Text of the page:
It doesn’t seems like yesterday, but I was living in Lake View, intentionally collecting records and feverishly aspiring to dj. It was one of the hottest days in Chicago 95'. People were leaving the planet at record numbers, because the temperature was consistently above 100 degrees. I got a fon call from my best friend, crying. My best friend who favored the lovely Ms. Hyman, called to share sentiments about Phyllis and her departure. Time can stand still again and I will travel further backwards. I reference myself sitting in my bedroom, in Chatham. I must've been 5 years old, doing what I often did, staring at the radio. That radio played then, what remains some of my favorites now, George Benson, Patti Austin, Donny Hathaway (amongst others) and most certainly Phyllis Hyman. The tune that I recall making me the happiest was "You Know How To Love Me", not that I didn't feel extremely loved listening every tune of Phyllis'. It's one of the things that I will be forever grateful to my mother for, her taste in music. Rich, belly belting, and undisputedly SOULFUL, are a few terms to describe Ms. Hyman's sound. A tall drink of water, as the elders would say, She laid the soulful sorrows of the trails of life down on us. As I grow out musically, I am becoming less interested in titles. She is categorized as Jazz, blues, and soul. What we can call Phyllis' sound in hindsight is Blues regardless to wether or not she wrote those lyrics she sang the blues so passionately. Though she did very little writing, she became the songs she sang, because she was them. Her acting had to play a part in how she molded and "mooded" her tunes. We can talk about the ills of the industry and the twist and turns. And yes I have heard more than a few stories of the craziness that went along with the many moods under the big hats and shoulder pads she dawned. I'm glad to have been years younger and unable to witness any of this first hand. I am saddened that I didn't get the opportunity to witness one of her performances live and in person. Google had yet to be invented during the time of her death. If it had been, I’d be doing what I am trying not to do now, researching every angle of her ascension, as I have done with Marvin and others. And I say ascension because regardless to the stigma that goes with suicide, we don't know where the soul ends up. I'd like to believe that she was sent here from the ethers, to bless us with the sound of soul and returned there. Phyllis was not just soul and song, but the BUSINESS. NO, not in the trended term way, but about hers. She was involved in running her business. Her bookings, her staff all selected by HER. I watched a youtube video from BET years back, where Phyllis spoke passionately about making sure to hire black people. She even referenced TIna Turner and Diana Ross, for not seeking to employ their own people. I'm almost certain this is why she had a short lived relationship with Clive Davis, who sought more of a bobble head of a songstress. (no disrespect to Whitney) There's another blog to be written about her.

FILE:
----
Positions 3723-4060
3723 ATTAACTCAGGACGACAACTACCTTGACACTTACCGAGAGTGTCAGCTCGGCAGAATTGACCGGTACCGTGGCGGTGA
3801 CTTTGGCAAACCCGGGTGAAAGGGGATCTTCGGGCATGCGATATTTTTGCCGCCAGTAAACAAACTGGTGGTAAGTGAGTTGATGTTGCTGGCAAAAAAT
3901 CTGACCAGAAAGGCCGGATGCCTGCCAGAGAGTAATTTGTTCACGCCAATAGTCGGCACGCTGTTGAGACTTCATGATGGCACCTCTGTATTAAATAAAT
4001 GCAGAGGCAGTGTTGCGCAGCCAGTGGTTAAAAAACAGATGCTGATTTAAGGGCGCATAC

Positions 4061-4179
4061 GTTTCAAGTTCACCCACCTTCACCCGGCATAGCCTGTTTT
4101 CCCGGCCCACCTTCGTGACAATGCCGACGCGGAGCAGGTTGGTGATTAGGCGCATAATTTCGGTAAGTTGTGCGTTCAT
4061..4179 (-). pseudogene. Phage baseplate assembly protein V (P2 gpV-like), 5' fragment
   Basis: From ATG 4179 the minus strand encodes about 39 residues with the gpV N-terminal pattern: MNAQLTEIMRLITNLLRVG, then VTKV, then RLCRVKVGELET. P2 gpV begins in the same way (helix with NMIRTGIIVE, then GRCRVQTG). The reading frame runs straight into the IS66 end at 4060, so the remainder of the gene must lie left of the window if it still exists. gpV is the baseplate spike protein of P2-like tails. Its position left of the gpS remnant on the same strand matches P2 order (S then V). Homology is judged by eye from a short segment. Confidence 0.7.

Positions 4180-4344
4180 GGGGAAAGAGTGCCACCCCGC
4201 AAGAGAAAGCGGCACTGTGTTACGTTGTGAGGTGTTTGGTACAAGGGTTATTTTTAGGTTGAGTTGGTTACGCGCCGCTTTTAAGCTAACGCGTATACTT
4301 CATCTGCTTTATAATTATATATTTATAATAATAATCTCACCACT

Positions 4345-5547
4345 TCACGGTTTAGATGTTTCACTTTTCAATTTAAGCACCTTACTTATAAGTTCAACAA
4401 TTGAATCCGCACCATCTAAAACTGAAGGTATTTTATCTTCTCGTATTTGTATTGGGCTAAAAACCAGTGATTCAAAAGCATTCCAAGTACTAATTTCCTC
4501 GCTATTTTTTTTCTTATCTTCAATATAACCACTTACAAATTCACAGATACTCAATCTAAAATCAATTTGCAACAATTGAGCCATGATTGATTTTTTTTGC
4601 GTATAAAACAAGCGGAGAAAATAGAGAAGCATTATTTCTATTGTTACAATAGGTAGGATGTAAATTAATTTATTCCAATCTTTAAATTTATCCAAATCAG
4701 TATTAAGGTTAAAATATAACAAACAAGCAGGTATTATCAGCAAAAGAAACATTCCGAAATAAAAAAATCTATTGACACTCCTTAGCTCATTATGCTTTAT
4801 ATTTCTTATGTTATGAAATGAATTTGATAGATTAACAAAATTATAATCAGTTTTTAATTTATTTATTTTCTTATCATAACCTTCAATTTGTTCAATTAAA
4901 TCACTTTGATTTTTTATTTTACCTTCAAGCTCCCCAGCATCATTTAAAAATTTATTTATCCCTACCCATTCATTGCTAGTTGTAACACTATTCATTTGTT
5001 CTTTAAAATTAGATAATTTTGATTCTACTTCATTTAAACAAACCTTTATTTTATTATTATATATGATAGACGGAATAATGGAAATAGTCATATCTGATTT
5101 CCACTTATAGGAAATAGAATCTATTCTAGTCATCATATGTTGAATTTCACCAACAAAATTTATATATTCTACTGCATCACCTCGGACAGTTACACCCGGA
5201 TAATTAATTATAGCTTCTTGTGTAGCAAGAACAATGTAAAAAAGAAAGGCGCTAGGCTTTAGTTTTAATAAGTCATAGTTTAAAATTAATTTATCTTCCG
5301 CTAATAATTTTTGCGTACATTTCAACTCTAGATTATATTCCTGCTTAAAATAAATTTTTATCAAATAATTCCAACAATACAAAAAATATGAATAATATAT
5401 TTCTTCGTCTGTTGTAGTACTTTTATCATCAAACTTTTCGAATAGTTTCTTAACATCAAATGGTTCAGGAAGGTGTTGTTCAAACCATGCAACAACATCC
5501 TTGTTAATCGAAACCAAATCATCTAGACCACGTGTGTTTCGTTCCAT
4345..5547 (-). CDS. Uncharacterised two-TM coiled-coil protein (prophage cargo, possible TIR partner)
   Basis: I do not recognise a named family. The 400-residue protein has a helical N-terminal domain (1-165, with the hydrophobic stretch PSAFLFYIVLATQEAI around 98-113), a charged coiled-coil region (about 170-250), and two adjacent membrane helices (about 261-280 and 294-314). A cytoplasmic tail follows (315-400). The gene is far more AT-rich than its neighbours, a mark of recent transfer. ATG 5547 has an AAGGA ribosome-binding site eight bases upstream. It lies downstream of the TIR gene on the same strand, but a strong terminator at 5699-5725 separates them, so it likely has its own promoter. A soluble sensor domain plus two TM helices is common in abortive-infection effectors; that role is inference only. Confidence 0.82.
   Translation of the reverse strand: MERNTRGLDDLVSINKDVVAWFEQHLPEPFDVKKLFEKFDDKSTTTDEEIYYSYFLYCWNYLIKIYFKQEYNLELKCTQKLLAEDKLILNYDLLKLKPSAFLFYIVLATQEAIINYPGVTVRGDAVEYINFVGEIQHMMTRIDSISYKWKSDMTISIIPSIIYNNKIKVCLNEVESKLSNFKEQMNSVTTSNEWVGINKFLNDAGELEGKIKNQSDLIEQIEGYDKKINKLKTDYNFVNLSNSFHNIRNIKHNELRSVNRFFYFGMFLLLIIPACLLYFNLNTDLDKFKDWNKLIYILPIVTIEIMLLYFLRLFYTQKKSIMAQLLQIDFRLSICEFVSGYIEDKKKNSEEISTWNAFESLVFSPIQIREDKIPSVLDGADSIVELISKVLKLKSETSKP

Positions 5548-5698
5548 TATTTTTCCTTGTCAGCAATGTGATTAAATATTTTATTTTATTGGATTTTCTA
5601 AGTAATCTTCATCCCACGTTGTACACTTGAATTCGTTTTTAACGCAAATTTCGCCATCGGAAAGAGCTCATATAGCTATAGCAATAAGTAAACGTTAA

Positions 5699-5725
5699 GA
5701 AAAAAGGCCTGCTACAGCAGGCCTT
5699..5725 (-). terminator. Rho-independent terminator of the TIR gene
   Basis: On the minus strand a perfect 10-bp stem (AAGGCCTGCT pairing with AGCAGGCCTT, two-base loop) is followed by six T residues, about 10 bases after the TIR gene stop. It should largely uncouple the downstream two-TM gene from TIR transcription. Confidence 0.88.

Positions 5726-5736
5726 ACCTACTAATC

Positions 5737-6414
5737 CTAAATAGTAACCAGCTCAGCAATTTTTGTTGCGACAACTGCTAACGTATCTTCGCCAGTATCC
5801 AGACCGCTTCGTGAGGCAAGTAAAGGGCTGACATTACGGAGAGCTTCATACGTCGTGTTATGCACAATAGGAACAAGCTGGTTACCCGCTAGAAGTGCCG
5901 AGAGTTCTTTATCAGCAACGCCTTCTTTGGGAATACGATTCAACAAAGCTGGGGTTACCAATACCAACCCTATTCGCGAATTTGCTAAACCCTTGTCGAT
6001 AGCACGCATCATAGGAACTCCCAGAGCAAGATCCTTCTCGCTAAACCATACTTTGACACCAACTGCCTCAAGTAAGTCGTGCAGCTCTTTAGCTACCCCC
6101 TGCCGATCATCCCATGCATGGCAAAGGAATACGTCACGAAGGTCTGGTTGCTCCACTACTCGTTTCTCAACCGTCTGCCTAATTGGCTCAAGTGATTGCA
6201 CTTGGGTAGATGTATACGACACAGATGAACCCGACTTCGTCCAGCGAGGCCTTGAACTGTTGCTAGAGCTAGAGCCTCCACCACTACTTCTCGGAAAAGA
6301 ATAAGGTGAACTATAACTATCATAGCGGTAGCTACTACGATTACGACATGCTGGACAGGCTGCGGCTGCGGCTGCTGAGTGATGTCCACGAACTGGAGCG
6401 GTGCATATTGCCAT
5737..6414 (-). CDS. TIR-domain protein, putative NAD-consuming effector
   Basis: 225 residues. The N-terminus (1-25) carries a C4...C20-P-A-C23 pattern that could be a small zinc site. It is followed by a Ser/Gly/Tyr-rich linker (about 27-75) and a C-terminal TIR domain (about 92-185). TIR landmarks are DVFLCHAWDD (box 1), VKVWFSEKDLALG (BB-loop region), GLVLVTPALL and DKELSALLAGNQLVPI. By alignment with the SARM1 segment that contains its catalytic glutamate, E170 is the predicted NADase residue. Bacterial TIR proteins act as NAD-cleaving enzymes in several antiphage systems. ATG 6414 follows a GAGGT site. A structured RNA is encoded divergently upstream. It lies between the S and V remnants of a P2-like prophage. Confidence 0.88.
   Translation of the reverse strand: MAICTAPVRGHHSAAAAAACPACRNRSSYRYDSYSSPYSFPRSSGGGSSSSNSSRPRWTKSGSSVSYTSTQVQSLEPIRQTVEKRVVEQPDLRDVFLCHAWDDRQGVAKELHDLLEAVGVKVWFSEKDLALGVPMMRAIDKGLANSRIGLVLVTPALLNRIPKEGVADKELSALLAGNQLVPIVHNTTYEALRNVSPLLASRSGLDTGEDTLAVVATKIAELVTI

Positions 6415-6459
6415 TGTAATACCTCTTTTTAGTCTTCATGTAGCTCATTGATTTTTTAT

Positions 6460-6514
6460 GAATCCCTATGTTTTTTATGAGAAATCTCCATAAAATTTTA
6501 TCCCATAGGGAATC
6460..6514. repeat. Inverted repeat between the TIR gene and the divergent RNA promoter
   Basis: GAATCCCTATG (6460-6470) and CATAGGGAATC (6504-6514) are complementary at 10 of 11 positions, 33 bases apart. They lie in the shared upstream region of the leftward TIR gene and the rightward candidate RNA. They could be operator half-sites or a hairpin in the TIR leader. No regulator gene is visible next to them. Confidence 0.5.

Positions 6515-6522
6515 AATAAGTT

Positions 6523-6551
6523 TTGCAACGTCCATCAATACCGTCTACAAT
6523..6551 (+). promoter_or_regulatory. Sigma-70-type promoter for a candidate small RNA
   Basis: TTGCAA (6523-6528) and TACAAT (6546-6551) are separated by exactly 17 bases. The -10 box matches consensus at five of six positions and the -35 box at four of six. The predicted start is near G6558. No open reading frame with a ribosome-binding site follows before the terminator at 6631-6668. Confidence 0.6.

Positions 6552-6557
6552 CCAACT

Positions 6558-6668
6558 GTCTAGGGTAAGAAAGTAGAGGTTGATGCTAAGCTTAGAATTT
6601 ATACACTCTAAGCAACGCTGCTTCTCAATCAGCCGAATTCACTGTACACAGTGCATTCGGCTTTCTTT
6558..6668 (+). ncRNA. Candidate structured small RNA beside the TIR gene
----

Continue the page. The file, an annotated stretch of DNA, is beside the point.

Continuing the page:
We as African American women have to hear the words from the mouth of Phyllis about being an executive and the trails of being focused tall and intimidating.
I love Phyllis for more reasons than her strong, rich voice, her tall beautiful face and stature. I love her effort to maintain and continue, in a world that only wanted her YOUNG face and voice. A world that struggled to control her talent, but not the trails of a not so average black woman. A black woman who refuses to bend, but is sensitive enough to acknowledge the fragility that breaks us. I'll stand as long as I can, for those who battle the odds, and fight depression by continuing to create in love, honor and respect of music and self.
(I’m not done, I’m watching videos now and so much is coming from it. You might want to check back as I will continue to edit, when time permits)
when i come to the jam